A breakdown of the five matchups I see the most on ladder.

Patron Warrior

Some weeks it’s Control, this time around, it’s Patron. I am not sure why the different Warrior decks change as they do, but you need to be ready for whichever one comes. Patron Warrior is perhaps one of the trickiest matchups for obvious reasons. You need to have a bunch of small minions on the board to win, and they want you to have a bunch of small minions on the board to combo. So, the question then becomes, how do you remedy this situation? The answer is quite obvious: kill them before they kill you.

I have long talked about the ideas behind “playing unafraid”. This match is a great example of that mantra. While you may not want to play into things like Whirlwind, Warsong Commander, Grim Patron and Frothing Berserker, you need to get things onto the board or you will die. They are a combo deck, just like you are, and whoever goes off first will almost always win. Of course, you do want to clear their board if you can, but Patron Warrior is not a deck that typically spends it turns gaining armor. As such, if you can deal with Armorsmith as soon as she comes down, the damage you do usually sticks. If you can whittle them down to fourteen health throughout the first eight or so turns, they will answer your board instead of focusing on your life total, which will usually give you enough time to win.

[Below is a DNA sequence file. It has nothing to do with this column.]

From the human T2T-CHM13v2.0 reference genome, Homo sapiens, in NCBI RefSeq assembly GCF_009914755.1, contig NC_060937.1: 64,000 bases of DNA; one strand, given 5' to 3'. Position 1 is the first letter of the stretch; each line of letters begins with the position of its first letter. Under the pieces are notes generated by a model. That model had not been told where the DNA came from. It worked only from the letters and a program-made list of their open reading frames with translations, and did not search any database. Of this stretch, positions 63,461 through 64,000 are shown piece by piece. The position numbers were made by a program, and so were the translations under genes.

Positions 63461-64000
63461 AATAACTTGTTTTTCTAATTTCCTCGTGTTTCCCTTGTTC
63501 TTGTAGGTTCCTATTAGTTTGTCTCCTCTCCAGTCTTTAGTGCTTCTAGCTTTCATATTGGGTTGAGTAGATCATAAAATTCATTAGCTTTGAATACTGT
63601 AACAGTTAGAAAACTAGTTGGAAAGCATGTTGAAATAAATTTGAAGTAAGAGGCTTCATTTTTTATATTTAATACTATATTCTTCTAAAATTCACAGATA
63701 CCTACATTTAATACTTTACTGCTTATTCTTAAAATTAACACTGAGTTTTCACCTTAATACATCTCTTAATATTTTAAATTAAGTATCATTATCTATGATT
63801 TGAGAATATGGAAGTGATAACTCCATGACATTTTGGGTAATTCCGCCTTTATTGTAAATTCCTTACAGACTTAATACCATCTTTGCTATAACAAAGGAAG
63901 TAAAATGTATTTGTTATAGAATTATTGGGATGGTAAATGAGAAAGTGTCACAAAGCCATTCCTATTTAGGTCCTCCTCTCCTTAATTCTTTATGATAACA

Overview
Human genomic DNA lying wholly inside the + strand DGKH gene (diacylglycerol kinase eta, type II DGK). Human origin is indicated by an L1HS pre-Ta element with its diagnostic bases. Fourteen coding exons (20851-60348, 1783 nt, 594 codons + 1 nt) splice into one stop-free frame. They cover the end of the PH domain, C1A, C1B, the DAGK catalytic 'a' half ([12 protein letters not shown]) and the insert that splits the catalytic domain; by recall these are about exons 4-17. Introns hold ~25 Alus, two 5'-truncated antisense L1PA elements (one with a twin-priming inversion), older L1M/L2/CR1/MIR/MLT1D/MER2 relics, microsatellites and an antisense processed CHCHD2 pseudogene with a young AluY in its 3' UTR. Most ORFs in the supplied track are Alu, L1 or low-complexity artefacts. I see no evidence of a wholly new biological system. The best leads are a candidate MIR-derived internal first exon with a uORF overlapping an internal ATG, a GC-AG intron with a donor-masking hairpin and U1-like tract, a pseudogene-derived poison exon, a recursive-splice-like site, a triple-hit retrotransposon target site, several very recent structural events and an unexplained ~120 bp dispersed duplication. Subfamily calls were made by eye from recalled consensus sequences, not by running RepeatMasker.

Tempo Mage

As with most Tempo Mage matches, the games come down to the first couple of turns. You have solid removal and hearty creatures (in addition to your combos) but they have Mana Wyrms, Sorcerer’s Apprentices, and a large slew of spells. They will clear your board if you give them the chance, and once you lose the board against tempo, it is very hard to get it back. The best way to play this match it to run them out of cards, trading away minions and forcing their removal. You just need to stay alive long enough to combo them down. As always, be aware of the amount of Fireballs and Frostbolts they have, and try to get them to use those on your minions. Every time they use damage on your board, it is less damage you have to worry about on your face.

An important reminder about Tempo Mage is, a lot of the newer builds run one copy of Flamestrike. This is their only AOE (besides crazy Flamewaker/Arcane Missiles turns) as they typically focus on targeted removal. Try and get the board full early, and then hold back around turn seven or so if you think they are holding cards. Tempo Mage usually has one or two good clearing turns in them, and once those pass, they will almost always run out of steam.

Midrange Paladin